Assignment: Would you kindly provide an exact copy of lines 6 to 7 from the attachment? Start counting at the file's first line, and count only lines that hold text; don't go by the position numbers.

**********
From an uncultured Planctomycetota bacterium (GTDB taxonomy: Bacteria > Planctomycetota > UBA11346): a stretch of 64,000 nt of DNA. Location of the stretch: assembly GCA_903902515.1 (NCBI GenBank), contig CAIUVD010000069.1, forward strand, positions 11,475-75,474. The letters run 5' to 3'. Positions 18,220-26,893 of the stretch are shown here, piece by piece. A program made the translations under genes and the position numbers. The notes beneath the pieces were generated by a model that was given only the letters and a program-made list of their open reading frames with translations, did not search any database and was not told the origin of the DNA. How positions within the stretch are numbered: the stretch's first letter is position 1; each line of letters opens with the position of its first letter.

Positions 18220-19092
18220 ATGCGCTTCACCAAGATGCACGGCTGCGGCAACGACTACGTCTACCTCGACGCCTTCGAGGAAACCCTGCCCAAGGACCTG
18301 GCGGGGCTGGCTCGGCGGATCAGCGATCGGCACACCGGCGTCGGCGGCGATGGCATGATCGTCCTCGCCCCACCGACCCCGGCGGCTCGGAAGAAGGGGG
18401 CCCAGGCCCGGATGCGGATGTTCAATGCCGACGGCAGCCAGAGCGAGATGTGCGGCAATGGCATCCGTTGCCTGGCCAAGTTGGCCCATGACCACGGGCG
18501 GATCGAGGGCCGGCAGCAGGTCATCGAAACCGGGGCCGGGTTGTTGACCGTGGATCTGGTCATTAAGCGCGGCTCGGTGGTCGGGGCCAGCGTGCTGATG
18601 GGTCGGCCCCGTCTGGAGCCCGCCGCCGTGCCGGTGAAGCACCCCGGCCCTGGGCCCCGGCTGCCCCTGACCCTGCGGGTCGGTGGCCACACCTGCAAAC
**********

18501 GATCGAGGGCCGGCAGCAGGTCATCGAAACCGGGGCCGGGTTGTTGACCGTGGATCTGGTCATTAAGCGCGGCTCGGTGGTCGGGGCCAGCGTGCTGATG
18601 GGTCGGCCCCGTCTGGAGCCCGCCGCCGTGCCGGTGAAGCACCCCGGCCCTGGGCCCCGGCTGCCCCTGACCCTGCGGGTCGGTGGCCACACCTGCAAAC